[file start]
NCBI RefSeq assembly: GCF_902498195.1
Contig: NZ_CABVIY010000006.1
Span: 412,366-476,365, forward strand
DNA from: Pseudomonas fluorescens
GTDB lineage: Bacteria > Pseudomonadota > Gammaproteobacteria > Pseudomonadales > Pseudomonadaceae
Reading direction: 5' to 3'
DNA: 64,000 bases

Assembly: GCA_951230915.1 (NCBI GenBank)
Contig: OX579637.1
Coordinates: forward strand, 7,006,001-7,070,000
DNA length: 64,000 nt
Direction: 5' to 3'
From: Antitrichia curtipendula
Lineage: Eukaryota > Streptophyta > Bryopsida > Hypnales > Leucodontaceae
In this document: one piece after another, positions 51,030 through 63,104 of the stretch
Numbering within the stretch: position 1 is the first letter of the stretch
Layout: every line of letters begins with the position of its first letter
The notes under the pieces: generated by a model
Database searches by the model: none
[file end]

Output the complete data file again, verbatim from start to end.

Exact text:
NCBI RefSeq assembly: GCF_902498195.1
Contig: NZ_CABVIY010000006.1
Span: 412,366-476,365, forward strand
DNA from: Pseudomonas fluorescens
GTDB lineage: Bacteria > Pseudomonadota > Gammaproteobacteria > Pseudomonadales > Pseudomonadaceae
Reading direction: 5' to 3'
DNA: 64,000 bases

Assembly: GCA_951230915.1 (NCBI GenBank)
Contig: OX579637.1
Coordinates: forward strand, 7,006,001-7,070,000
DNA length: 64,000 nt
Direction: 5' to 3'
From: Antitrichia curtipendula
Lineage: Eukaryota > Streptophyta > Bryopsida > Hypnales > Leucodontaceae
In this document: one piece after another, positions 51,030 through 63,104 of the stretch
Numbering within the stretch: position 1 is the first letter of the stretch
Layout: every line of letters begins with the position of its first letter
The notes under the pieces: generated by a model
Database searches by the model: none